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Mostly Useless

Life goes on without us, even if we're still here.

By Grant PattersonPublished 3 years ago 6 min read
Mostly Useless
Photo by Jasmin Sessler on Unsplash

In Douglas Adams’ The Hitchhiker’s Guide to the Galaxy, the human race is described in the fictional Encyclopaedia Galactica as “mostly harmless.”

Adams postulates a possible origin story for these unremarkable inhabitants of a not-terribly-significant planet, which is subsequently blown up to make way for a hyperspace expressway. During their travels, Arthur Dent and Ford Prefect encounter a group of humanoids stranded on a suspiciously earth-like planet, two million years in the past.

These gormless twats are the occupants of a colony ship dispatched from a distant star system, supposedly part of trio of vessels, the other two having been reported lost.

Arthur and Ford begin to notice that the colonists are not particularly useful, clever, or resilient. It turns out that the colonists were told that they, being composed of what we today call “tertiary service industry personnel,” were supposed to have been accompanied by a ship full of useful, hands-on workers, like farmers, miners, and engineers; and another with poets, artists, philosophers, and the like.

Without the doers, and the thinkers, a planet full of telephone sanitizers, life coaches, and interior decorators must make the best of it. And their best, is not very good. Thus, did our planet become the mess it is today.

Of course, the universe being what it is, the whole thing was a giant joke. The doers and the thinkers were so annoyed with their less useful brethren, and decided outer space was the best place for them. They happily remained at home, until they were wiped out by a pandemic caused by an unsanitized telephone.

I got to thinking of Adams’ planet full of derps today, as I was driving. I had noticed recently that, it seemed to me at least, the normally abysmal state of driving skill and courtesy in the Greater Vancouver area had taken another dip into the abyss.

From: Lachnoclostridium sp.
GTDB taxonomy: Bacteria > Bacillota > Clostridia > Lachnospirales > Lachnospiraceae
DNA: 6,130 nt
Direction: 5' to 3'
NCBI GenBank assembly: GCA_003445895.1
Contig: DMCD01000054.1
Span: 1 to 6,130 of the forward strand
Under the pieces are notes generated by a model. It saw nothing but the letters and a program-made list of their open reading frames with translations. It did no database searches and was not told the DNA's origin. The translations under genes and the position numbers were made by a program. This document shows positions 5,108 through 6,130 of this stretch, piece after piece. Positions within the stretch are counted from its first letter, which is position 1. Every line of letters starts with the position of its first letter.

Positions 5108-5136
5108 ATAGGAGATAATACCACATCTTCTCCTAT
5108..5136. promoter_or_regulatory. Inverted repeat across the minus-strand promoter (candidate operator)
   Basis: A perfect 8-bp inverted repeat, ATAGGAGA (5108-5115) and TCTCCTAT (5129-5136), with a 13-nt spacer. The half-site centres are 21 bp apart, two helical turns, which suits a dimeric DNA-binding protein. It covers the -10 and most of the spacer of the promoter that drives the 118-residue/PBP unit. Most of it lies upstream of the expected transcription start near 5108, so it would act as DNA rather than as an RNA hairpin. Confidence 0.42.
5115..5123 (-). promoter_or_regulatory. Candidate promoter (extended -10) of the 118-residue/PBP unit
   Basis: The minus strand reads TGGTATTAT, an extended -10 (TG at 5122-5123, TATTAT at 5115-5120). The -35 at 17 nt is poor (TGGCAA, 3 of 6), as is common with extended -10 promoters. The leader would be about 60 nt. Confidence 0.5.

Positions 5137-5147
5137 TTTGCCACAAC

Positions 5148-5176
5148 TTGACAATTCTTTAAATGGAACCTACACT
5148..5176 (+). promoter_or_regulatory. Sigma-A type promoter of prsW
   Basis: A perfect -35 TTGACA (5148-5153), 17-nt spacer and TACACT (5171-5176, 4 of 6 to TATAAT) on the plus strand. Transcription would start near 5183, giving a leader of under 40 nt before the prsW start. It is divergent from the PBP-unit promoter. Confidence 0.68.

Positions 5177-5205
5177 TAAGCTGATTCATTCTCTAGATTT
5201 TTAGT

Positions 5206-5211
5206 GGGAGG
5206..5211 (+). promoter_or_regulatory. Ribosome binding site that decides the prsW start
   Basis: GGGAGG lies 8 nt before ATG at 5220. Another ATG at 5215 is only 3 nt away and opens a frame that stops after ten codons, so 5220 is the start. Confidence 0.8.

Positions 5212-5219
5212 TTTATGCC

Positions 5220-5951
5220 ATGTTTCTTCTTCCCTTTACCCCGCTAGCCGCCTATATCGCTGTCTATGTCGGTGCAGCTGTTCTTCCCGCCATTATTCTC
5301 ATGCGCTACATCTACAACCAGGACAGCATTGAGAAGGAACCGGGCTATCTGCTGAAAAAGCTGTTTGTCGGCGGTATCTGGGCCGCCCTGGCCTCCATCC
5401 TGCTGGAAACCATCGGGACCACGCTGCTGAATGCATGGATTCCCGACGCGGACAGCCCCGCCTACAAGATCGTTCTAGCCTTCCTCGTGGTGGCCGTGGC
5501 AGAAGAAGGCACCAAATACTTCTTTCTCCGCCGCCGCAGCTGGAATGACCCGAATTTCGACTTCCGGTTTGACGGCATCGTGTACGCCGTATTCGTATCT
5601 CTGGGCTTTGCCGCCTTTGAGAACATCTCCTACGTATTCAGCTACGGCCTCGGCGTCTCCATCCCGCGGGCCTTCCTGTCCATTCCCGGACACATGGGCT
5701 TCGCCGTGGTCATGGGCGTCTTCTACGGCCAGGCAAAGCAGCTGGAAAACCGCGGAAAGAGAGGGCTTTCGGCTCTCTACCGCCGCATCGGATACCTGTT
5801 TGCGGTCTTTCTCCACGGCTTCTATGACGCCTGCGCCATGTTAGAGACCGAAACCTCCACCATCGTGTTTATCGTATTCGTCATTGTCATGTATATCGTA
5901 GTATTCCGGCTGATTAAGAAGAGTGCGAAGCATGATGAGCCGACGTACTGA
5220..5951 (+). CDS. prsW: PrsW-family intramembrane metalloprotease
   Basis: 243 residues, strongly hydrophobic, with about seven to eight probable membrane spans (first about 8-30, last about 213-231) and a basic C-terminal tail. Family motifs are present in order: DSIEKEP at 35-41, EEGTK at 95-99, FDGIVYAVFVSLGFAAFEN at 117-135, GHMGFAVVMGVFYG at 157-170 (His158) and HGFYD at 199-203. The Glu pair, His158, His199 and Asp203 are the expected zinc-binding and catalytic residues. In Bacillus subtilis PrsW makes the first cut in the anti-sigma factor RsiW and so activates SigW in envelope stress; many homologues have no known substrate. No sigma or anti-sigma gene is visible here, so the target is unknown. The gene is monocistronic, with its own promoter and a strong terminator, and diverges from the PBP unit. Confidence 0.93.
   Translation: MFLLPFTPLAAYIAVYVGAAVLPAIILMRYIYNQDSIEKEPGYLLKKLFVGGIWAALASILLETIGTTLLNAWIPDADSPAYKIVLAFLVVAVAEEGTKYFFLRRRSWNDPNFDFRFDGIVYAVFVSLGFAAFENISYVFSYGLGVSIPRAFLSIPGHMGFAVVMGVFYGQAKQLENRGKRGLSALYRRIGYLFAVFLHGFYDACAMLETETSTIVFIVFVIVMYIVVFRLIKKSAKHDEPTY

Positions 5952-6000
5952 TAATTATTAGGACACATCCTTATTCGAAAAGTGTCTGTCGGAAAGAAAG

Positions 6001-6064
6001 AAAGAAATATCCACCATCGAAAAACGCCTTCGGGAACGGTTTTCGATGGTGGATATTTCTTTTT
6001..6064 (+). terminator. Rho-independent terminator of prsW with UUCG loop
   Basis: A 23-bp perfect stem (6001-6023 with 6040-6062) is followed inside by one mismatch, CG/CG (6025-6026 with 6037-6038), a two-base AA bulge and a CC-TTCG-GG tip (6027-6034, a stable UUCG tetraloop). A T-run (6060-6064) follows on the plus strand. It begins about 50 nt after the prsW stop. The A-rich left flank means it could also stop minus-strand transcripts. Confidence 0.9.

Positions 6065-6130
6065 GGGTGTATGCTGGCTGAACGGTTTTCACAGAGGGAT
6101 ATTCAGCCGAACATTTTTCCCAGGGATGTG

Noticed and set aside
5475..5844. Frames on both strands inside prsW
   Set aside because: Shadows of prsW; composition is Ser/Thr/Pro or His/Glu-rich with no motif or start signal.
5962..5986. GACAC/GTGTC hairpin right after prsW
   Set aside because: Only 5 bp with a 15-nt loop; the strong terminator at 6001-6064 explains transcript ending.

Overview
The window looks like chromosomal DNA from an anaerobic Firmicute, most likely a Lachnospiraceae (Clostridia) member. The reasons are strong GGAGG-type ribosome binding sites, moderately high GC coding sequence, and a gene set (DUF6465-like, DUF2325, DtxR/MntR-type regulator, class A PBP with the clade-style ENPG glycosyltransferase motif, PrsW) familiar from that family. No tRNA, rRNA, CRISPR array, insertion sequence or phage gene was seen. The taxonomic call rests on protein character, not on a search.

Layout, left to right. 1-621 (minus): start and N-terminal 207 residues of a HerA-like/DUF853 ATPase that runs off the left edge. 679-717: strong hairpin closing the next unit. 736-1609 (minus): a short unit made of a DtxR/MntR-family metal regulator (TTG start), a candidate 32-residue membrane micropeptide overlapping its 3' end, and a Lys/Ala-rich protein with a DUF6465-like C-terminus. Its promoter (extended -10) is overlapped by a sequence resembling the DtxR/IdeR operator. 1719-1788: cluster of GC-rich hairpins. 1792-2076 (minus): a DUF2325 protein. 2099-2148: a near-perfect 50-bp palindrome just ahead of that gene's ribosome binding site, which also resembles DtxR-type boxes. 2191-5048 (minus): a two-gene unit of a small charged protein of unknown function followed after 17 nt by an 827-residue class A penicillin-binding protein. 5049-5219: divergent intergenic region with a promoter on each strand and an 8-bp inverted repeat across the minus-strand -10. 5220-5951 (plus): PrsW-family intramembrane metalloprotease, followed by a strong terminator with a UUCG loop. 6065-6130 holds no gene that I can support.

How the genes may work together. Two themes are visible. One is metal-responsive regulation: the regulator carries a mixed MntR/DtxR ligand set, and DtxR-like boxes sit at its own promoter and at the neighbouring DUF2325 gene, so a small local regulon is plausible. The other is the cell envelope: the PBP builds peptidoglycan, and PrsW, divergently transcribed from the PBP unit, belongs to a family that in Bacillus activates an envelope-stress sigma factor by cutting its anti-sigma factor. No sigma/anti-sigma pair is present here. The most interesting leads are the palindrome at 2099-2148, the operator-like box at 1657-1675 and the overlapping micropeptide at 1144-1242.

Since people started emerging from their caves and going out into the world, they’ve really been going out of their way to drive like assholes. More so than usual, and usual’s pretty bad.

I theorized that, perhaps this was due to many of these drivers spending an entire year playing Call of Duty, baking sourdough, or making videos of their cats. Now released from the purgatory that is time with their families, they are hell bent for leather. And they all seem to be in such a damned hurry. To grab what is left of life by the horns, no doubt, before the next sinister biological “It can’t possibly be a lab accident” event occurs.

But that got me wondering just how it is that an entire sophisticated, affluent, mostly peaceful society like ours can continue to function with a large portion of its workforce playing long-term hooky. There’s food in the stores. Gas (too expensive, to be sure) in the pumps. Roving gangs of spiky-haired savages do not roam the land. I have not had to shoot anyone nor eat their flesh. Well, there’s always next time.

How could this be though? If you’d told me two years ago that a pandemic would put 50% of our workforce on the couch watching Ren and Stimpy, I’d have predicted widespread disorder and end-of-days type panic. Flames shooting into the sky. Heads on pikes. Cats and Dogs, living together.

But here’s the reason that never happened: Frankly, most of us just aren’t that useful. We are the inhabitants of Adams’ colony ship, marooned in our basements. Except we have Instagram.

The economy has hobbled along, doing most of the things we expect it to do, like feed us and keep the lights on, thanks to the tireless efforts of the often-underappreciated doers. Obviously, health-care workers have still been going to work, or more of us (myself included) would’ve died. Cops and firefighters did not get a holiday. Other, less well-paid workers, like grocery clerks and janitors, have reminded us of their true worth. Except for the early, panicky days of the spring of 2020, food supply, utilities, and public services were never severely impacted. We have the doers to thank for this.